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Message from the Program Manager


MAIZE’s power lies in the strength of its partners. This annual report is a means to share their exciting and important work, but also to show how they combine for greater impact in key strategic areas.

2013 witnessed the strengthening of many new and existing partner collaborations. I will name but a few. Building on the rapid response of MAIZE and the Kenya Agricultural Research Institute (KARI) in 2012 to the outbreak of the deadly maize lethal necrotic virus (MLN) in eastern Africa, this partnership both expanded and intensified in 2013. In addition to CIMMYT and KARI working hand-in-hand to combat this menace, the Association for Strengthening Agricultural Research in Eastern and Central Africa (ASARECA), the International Institute of Tropical Agriculture (IITA), the International Centre of Insect Physiology and Ecology (ICIPE) and the Federal University of Technology-Nigeria (FUT-Nigeria) joined the fight against MLN. One major milestone in this fight against MLN was the establishment of a centralized MLN screening facility at Naivasha, Kenya.

In collaboration with the University of Hohenheim, the expansion of doubled haploid (DH) breeding technology to Sub-Saharan Africa (SSA) culminated in the opening of a maize DH facility at Kiboko, Kenya – the first DH breeding facility in Africa for the benefit of both national agricultural research systems (NARS) and small- to medium-sized seed companies.

Funded through a MAIZE competitive grant, collaboration between the MAIZE and Livestock and Fish CRPs continued to flourish in the area of dual-purpose maize. This work builds on promising bilaterally funded collaborative work between the International Livestock Research Institute (ILRI) and CIMMYT since mid-2000. Maize production is rapidly increasing in India, largely due to the growing poultry industry, and is replacing crops such as rice, sorghum, legumes and wheat in some areas. Dual-purpose maize is needed to meet both the poultry industry demand for grain and the demand for good quality stover to feed cattle.

Our work on the assessment of drivers of change and systems modeling for better targeting of project interventions further expanded with the farming systems Ecology Group of Wageningen University.

In the area of sustainable intensification of maize-based farming systems, 2013 was another exciting year for MAIZE.

Over 1.1 million farmers benefited directly from CIMMYT and IITA research outputs generated through our work on sustainable intensification of maize-based systems. In Mexico, the expansion of the “Take It To The Farmer” component of the MasAgro project reached over 200,000 farmers directly and increased the profitability of Mexico’s maize-based farming systems by US $105 million. In Africa, expansion of the integrated control of Striga (witch weed) across areas in East and West Africa reached a total of 65,000 farmers, enhancing productivity and food security.

In the area of stress-resilient and nutritious maize, as many as 3 million farmers benefited from a total of 63 new maize varieties released in partnership with commercial seed companies across target countries in SSA, South Asia and Latin America. Some of the countries benefiting from the multiple release of new maize varieties, include: Bolivia, Colombia, Ethiopia, Malawi, Mexico, Uganda and Zambia. In Africa alone, over 17,000 tons of new drought-tolerant maize seed was produced in 13 African countries (Angola, Benin, Ethiopia, Ghana, Kenya, Malawi, Mali, Mozambique, Nigeria, Tanzania, Uganda, Zambia and Zimbabwe) by a network involving more than 100 small- and medium-scale seed producers and companies.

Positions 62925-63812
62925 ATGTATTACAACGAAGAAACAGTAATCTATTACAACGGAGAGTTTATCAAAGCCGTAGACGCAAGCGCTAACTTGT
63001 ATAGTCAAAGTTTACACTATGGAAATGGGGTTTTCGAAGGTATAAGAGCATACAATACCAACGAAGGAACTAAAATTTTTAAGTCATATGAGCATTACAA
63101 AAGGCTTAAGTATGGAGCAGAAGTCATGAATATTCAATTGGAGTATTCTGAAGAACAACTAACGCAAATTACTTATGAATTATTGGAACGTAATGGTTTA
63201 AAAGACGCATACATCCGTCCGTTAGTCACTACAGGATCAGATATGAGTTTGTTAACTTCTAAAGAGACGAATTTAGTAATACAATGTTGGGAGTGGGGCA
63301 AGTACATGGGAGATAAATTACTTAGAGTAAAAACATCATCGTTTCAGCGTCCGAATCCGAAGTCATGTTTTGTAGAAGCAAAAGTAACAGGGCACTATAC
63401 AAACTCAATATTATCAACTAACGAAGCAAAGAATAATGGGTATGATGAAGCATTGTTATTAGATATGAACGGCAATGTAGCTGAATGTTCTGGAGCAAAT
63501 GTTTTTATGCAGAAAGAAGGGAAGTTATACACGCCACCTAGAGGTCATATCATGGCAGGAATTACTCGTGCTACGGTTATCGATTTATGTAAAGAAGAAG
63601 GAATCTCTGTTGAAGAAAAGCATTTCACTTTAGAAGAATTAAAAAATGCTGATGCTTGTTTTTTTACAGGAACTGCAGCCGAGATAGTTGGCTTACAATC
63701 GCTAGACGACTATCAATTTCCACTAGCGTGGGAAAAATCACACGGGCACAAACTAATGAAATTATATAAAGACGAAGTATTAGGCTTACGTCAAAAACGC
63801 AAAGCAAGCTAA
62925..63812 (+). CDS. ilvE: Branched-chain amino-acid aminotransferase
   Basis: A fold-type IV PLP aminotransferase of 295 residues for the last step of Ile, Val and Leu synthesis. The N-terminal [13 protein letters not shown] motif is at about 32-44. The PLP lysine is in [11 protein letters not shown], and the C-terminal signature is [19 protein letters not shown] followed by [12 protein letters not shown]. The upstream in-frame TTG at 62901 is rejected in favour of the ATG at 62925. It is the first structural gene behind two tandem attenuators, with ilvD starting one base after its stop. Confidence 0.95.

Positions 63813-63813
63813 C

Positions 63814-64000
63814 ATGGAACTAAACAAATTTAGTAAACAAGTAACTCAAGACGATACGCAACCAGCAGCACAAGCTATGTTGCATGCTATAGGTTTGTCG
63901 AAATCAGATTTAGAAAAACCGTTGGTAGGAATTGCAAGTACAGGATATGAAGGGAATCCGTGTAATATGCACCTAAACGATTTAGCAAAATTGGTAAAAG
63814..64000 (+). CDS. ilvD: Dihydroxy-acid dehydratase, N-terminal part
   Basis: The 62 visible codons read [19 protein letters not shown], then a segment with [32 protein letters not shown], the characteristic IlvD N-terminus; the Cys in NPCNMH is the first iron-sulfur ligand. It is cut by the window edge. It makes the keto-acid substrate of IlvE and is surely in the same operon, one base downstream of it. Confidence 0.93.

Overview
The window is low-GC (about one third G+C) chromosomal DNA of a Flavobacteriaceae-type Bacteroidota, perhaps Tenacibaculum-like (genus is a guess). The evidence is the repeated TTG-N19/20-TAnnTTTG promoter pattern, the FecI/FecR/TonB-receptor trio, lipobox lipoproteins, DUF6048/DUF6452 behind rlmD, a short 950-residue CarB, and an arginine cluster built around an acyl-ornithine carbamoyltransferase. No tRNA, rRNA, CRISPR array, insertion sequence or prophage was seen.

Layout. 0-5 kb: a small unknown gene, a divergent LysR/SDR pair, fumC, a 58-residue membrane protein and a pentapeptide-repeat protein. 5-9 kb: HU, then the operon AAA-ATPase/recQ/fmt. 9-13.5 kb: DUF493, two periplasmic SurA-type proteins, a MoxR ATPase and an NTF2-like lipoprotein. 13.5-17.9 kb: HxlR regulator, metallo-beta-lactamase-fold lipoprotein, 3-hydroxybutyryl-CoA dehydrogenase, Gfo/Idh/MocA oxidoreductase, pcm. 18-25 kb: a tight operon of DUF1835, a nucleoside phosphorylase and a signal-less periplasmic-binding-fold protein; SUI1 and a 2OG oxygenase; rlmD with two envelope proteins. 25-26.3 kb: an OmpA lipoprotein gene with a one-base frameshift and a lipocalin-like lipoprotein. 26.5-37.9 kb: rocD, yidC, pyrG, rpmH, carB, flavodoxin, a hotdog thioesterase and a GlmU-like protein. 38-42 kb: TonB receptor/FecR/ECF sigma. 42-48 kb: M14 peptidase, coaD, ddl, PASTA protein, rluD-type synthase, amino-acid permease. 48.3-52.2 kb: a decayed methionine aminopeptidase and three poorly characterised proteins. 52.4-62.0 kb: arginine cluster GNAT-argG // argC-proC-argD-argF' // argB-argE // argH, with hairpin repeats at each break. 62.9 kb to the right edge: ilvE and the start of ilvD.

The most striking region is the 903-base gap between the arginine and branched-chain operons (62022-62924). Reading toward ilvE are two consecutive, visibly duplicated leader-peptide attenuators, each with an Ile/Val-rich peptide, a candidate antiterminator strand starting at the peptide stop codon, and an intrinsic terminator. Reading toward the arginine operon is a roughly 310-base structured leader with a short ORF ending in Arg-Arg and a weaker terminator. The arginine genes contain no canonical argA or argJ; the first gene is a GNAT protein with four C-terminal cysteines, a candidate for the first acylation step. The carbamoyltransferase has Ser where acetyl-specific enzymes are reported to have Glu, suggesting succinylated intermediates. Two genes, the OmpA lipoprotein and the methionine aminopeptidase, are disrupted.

In the area of integrated post-harvest management, the use of hermetic, low-cost grain storage in metal silos continues to expand across eastern and southern Africa. A total of 247 metal silos were sold to farmers, schools and colleges in one of the five piloting districts alone. These grain silos are having a large impact on the welfare and food security of farm households. In Kenya, savings of US $135 annually are realized per household through reduced grain loss, less insecticide use and by selling surplus maize at higher prices five months after the harvest glut.

The number of MAIZE projects with gender integration increased from four in 2012 to 10 in 2013, reflecting the priority to integrate gender in all areas of MAIZE research and CRP functions. For example, MAIZE initiated exciting work to reduce drudgery, increase productivity and women’s empowerment through small-scale mechanization for sustainable intensification in SSA, aligned with similar efforts in South Asia. In 2013, we witnessed completion of the MAIZE Gender Audit and major progress on gender mainstreaming. MAIZE also co-initiated the conceptualization and design of the global, comparative, qualitative study on gender norms and agency in relation to agricultural and natural resource management innovation – a joint cross-CRP study under the CGIAR Gender and Agricultural Research Network. Resources were committed in 2013 to undertake a minimum of 10 case studies, with a similar amount provisionally allocated for 2014.

Dave Watson